• avatar
    ToddAtlasF1

    I just wanted to say up yours Ford! Sure, there was a contract, and it may well have been signed. Some contracts are too outrageous to be enforceable, and I think this is one. Has anyone ever been forced to sign a non-compete contract at time of employment? Has anyone ever successfully upheld a non-compete contract in restraint of someone’s livelihood? Not that I know of. Ford wanted to put the car in John Cena’s hands instead of some other rich guy because they wanted the publicity. To hell with them. It is as undemocratic and un-American as can be. Now they are seeking damages because they care about the loss of publicity. Are they insane? Mentally-impaired? Who wants to be seen as a corporation that would sue its customers? Ford, that’s who. You’d have to a complete…never mind. There are a couple million every year.

    There’s a fair chance I’ll talk to John Cena next week. Not sure if I’ll bring this up or not.

  • avatar
    jimf42

    If you sign a contract and the contract complies with the law of the state in which it is entered into. Two parties, consideration, specific dates for performance, etc…it is completely enforceable. Cena is a fool for thinking he would just breach the contract with no consequences.

    • 0 avatar
      jalop1991

      People act foolish all the time.

      And something like this isn’t foolish until a court of law says it’s foolish.

      People make those conscious decisions all the time, too–do something, and dare the other party to object. All too frequently, the other party backs down for reasons of his own.

      You don’t know until you try.

      • 0 avatar
        golden2husky

        You’d be surprised at how many oddball legal restrictions are baked into contracts, and some you are totally unaware of. Here’s a good example – “own” a copy of Rosetta Stone? Well, you really don’t have full ownership rights. Look at the legal boilerplate. You will find that you are prohibited from reselling the product. That’s why large retail sites like e-bay don’t have them for sale. The clause in the acceptance practice prohibits the resale. Sure you can find them on craigslist but that is about it.

        In this case, Ford was clear and very upfront about the ownership requirements. The buyers have the option to walk. They didn’t so they are bound by the terms of the contract they signed.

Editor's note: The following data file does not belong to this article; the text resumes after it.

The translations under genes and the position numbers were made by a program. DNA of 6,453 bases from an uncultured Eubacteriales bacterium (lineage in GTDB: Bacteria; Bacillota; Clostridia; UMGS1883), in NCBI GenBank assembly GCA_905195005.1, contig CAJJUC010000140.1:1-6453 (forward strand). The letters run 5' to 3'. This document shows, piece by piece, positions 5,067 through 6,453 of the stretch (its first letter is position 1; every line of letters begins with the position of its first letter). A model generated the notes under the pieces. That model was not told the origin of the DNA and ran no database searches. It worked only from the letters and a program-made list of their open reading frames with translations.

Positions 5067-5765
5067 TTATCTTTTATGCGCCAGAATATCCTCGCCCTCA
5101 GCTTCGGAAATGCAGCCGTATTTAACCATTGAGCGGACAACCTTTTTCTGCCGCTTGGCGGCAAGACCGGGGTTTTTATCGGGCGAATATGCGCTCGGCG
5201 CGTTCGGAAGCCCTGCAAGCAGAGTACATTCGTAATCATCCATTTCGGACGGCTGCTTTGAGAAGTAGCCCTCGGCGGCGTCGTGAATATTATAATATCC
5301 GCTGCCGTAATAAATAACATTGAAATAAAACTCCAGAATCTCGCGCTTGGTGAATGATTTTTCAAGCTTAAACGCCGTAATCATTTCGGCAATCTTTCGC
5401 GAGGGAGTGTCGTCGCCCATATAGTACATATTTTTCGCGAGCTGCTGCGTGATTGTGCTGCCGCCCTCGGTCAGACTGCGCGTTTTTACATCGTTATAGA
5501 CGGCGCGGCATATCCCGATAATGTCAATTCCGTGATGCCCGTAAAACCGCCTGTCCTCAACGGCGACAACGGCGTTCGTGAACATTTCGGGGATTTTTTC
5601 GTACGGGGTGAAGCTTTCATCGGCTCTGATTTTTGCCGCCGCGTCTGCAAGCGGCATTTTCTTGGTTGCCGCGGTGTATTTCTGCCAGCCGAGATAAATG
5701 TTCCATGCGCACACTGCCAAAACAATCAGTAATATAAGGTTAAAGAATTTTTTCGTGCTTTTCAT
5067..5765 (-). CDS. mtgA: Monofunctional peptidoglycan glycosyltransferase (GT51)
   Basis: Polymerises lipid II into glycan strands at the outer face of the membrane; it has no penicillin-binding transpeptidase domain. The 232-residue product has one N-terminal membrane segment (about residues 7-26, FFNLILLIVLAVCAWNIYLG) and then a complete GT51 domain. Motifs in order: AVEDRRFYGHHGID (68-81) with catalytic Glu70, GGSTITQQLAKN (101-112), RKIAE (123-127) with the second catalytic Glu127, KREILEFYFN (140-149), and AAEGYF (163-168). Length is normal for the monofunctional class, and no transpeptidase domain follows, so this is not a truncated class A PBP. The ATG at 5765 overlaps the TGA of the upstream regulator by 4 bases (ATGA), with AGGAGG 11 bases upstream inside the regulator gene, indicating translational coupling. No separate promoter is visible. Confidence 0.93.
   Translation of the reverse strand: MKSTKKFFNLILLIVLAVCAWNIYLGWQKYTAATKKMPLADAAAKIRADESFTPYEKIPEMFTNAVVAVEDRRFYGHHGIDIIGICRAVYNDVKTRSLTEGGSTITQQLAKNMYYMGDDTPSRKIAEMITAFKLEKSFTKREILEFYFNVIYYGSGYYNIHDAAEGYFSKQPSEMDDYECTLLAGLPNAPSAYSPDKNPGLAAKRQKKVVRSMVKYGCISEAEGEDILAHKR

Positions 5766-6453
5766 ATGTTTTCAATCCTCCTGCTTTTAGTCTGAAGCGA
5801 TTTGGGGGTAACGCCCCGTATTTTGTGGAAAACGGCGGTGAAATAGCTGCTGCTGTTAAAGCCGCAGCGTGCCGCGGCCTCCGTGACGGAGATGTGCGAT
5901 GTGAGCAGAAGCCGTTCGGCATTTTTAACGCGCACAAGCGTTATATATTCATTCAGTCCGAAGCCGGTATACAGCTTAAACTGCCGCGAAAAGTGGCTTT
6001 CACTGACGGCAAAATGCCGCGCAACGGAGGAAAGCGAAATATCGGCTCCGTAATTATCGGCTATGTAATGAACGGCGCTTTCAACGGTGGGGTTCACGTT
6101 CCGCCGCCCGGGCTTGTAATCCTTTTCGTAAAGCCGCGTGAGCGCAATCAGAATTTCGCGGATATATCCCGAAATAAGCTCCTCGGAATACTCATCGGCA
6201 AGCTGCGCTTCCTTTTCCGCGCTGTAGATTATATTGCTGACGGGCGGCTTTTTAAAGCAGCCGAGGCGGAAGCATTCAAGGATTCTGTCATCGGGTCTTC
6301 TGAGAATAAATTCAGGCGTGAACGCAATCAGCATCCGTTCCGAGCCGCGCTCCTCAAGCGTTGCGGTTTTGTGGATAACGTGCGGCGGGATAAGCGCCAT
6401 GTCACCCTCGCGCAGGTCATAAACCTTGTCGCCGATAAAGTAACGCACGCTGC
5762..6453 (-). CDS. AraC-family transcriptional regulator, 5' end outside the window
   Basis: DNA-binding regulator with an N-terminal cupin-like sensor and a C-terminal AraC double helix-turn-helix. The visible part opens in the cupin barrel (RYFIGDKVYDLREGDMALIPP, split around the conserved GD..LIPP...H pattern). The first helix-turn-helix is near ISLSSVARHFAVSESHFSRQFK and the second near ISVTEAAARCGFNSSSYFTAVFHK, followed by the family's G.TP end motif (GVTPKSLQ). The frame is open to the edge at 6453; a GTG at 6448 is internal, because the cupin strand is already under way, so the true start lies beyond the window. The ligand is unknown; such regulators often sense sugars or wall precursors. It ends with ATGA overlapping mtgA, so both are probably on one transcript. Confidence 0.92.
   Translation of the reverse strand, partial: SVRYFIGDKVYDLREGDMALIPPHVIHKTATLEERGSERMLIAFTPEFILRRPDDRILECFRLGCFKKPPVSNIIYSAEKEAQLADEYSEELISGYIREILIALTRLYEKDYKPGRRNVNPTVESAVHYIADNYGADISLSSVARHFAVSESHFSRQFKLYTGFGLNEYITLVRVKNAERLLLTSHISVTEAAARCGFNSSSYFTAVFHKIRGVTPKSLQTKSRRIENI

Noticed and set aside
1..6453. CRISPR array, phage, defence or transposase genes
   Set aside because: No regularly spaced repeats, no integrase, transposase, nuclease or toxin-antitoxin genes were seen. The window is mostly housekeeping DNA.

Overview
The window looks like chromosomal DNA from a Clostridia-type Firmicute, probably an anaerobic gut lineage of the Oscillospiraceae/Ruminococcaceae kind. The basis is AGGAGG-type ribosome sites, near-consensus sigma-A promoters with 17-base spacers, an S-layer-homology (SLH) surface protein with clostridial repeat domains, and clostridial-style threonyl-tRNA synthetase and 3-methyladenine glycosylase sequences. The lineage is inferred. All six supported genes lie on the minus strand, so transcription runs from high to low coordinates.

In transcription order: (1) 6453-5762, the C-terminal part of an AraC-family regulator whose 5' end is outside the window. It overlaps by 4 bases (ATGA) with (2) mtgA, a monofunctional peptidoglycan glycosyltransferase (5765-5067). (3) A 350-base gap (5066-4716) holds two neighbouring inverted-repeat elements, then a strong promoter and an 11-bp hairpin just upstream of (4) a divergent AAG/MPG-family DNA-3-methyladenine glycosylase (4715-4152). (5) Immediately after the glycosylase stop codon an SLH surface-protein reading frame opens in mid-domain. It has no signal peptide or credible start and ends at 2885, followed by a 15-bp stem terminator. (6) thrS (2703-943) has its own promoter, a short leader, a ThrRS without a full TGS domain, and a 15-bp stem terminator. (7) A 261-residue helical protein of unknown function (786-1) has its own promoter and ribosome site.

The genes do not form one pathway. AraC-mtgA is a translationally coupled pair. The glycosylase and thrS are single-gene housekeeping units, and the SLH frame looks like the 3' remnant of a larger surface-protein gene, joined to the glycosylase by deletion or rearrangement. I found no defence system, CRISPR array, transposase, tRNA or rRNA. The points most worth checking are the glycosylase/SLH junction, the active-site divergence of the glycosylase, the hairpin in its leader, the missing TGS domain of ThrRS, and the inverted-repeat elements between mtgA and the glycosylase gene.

• 0 avatar
          ToddAtlasF1

          Just like you can’t sue someone once you sign a liability waiver… A court will decide if this contract is enforceable, or if it falls into the domain of non-competes and liability waivers; which get signed thousands of times a day to no effect.

          • 0 avatar

            Sorry guys, I see this as an enforceable contract. He is a big boy. This isn’t a normal car by anyone’s point of view. I’d love to see the actual contract….to see if he agreed to injunctive relief.

            I’m reminded of the folks (usually ham radio ops) who get all twisted that the Homeowners Association is making them miserable because they can’t put up huge antennas…..when they bought in, they signed agreements, and should have known of the restrictions…no one forced them to buy, like this guy, and it isn’t a contract of adhesion, like a credit card agreement where everyone knows you have no leverage.
            This is clearly a toy. Ford sold them with conditions. You took the car knowing the conditions.

            Maybe he ran out of money. Possibly he drove it twice, and realized he hated it. The world is full of toy cars with 15 years and 9,000 miles on them. In any event, a well drafted contract (which I’d LOVE to read) would have some sort of “sell back” provision, but probably for sticker, not at a profit.

          • 0 avatar

            A blanket liability waiver is not enforceable in NY State……

          • 0 avatar
            ToddAtlasF1

            “A blanket liability waiver is not enforceable in NY State……”

            Your sarcasm detector needs recalibration. Of course liability waivers are legal masturbation. Nobody gets penetrated by them.

  • avatar
    John

    These comments are a great demonstration of why it’s best to seek legal advice from a lawyer when you have a serious legal problem instead of getting it from who-knows-who-the-internet-expert-on-all-topics.

  • avatar

    Sorry guys, I see this as an enforceable contract. He is a big boy. This isn’t a normal car by anyone’s point of view. I’d love to see the actual contract….to see if he agreed to injunctive relief.

    I’m reminded of the folks (usually ham radio ops) who get all twisted that the Homeowners Association is making them miserable because they can’t put up huge antennas…..when they bought in, they signed agreements, and should have known of the restrictions…no one forced them to buy, like this guy, and it isn’t a contract of adhesion, like a credit card agreement where everyone knows you have no leverage.
    This is clearly a toy. Ford sold them with conditions. You took the car knowing the conditions.

    Maybe he ran out of money. Possibly he drove it twice, and realized he hated it. The world is full of toy cars with 15 years and 9,000 miles on them. In any event, a well drafted contract (which I’d LOVE to read) would have some sort of “sell back” provision, but probably for sticker, not at a profit.